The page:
Speaking of Japan, this rare piece, distinguished by its orange seconds hand, is renowned for appearing in the Japanese science fiction TV show “The Return of Ultraman” in 1971. The creator of the Ultraman series, Eiji Tsuburaya, was known for including interesting watches in his productions, and this very collectible Speedmaster is no exception. It is unknown how many genuine pieces still exist.

    1969: The Gold Commemorative Edition


    Omega Speedmaster Commemorative Edition (1969)

    This was the first Speedmaster in 18k gold, created in a numbered edition and bearing a distinctive burgundy bezel. The first watches in this series were presented to 19 astronauts during a gala dinner in Houston, Texas on November 25, 1969, to celebrate the Apollo 11 moon landing. Three watches were also awarded posthumously to the three crew members of the Apollo I mission – Virgil Grissom, Ed White, and Roger Chaffee.

    1969: The Speedmaster Mark II


    Omega Speedmaster Mark II (1969)

    The Speedmaster Mark II signaled the first redesign of Omega’s popular chronograph. Created in 1969, it extended the Speedmaster line with a brand new look and was available in stainless steel, 18K gold, or gold-capped versions with various dial and timing scale combinations. The Mark II, with its barrel-shaped case and enhanced readability, was also the first Speedmaster that did not use a hesalite crystal. A modernized version of the watch debuted in 2014.

    1969: The Alaska I Prototype


    Omega Speedmaster Alaska I (1969)

    “Alaska” was Omega’s chosen codename for all of its top-secret projects that involved NASA. To meet the demands of the extreme temperatures of space, the “Alaska I” prototype had a removable anodized aluminum outer case — referred to as a “thermal shield” — and a pure titanium inner case, making it the first wristwatch in the world to be cased in pure titanium. The white dial was added to better reflect the heat of the sun.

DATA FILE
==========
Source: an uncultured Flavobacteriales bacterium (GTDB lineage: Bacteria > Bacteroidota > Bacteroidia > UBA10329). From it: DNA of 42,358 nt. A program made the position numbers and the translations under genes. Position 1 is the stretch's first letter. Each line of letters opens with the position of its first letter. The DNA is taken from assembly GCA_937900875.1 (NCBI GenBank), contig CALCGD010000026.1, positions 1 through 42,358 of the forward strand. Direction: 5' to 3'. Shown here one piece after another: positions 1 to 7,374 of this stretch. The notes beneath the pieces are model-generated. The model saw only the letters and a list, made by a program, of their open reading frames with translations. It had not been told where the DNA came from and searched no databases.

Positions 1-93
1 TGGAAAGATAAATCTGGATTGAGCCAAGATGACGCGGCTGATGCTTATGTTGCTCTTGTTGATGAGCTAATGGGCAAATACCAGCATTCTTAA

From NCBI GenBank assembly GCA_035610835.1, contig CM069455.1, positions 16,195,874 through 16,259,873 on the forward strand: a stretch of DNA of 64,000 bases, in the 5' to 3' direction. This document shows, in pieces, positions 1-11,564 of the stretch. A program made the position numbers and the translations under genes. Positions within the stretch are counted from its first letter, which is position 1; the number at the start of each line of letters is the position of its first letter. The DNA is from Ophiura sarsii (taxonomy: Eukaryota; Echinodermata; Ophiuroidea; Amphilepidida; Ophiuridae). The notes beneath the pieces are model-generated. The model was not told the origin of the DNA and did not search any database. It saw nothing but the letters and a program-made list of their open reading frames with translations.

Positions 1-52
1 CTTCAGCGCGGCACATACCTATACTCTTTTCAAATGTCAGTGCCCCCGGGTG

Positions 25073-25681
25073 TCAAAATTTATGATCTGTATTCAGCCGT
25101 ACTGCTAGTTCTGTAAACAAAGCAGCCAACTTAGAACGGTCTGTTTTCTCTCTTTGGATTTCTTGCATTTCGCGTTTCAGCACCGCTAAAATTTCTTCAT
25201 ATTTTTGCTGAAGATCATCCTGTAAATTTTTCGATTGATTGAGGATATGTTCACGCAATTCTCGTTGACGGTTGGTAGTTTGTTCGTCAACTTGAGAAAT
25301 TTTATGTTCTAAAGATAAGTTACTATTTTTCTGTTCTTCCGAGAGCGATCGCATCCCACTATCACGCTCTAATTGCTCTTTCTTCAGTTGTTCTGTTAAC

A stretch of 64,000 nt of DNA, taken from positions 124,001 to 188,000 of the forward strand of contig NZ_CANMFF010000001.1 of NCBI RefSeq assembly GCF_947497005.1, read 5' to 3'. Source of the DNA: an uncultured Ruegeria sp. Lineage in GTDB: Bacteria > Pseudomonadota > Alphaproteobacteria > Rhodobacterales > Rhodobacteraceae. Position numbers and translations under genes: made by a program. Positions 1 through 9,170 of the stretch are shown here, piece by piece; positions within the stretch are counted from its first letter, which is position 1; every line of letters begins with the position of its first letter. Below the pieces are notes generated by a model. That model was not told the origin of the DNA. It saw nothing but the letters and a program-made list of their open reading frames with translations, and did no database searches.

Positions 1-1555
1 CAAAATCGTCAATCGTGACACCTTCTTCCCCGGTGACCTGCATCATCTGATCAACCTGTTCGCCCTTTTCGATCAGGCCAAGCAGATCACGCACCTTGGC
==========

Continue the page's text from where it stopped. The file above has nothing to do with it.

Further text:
Les années 70



    1971: Mark III, Omega’s first self-winding chronograph


    Omega Speedmaster Mark III (1971)

    Launched in 1971, the Speedmaster Mark III, with its “pilot” case, was Omega’s first self-winding chronograph, containing the new Caliber 1040, a milestone for the brand. In an advertisement for the watch in 1972, Omega famously stated, “After six landings on the moon, there was only one thing we could teach the Speedmaster. To wind itself.” The Speedmaster Mark III’s other interesting features include the cross-shaped 60 minute chronograph hand and its unique 24-hour day/night indicator at 9 o’clock.

    1972: Alaska II (prototype), pursuing the perfect “space watch”


    Omega Speedmaster Alaska II (1972)

    Continuing its secret project to build the perfect space watch for NASA, which started with 1969’s Alaska I, Omega produced another prototype, this time in a Moonwatch style that retained some of the original features of the Alaska I model, including the large red heat shield. The watch’s white dial, engineered to better reflect the heat of the sun, was also retained. Other updates included the rocket-shaped subdial hands, luminous markers and radial numerals on the subdials, and the 0 – 60 numbered bezel.

    1973: Speedsonic, the first electronic Speedmaster


    Omega Speedmaster Speedsonic (1973)

    This model is nicknamed the “Lobster” due to the unusual shape of its bracelet, which resembles the tail of a crustacean. With the desire for electronic watches growing during this period, Omega created the Speedsonic was with an innovative electromechanical movement to meet demands for greater precision and reliability. Interestingly, the crown was deliberately made smaller in size, to emphasize the reduced need the wearer would have to manually change the time or date.

    1973: Speedmaster 125, celebrating 125 years of Omega


    Omega Speedmaster 125 (1973)

    This model — the world’s first automatic chronograph to receive an official Chronometer Certification — was released to celebrate the founding of the Omega brand in 1848. Only 2,000 pieces were produced to mark the occasion. The watch was later worn by Russian cosmonaut Vladimir Dzhanibekov on a 1978 mission during which he spent a total of 145 days and 16 hours in space.

    1975: Apollo-Soyuz, celebrating the American-Soviet mission


    Omega Speedmaster Apollo Soyuz (1975)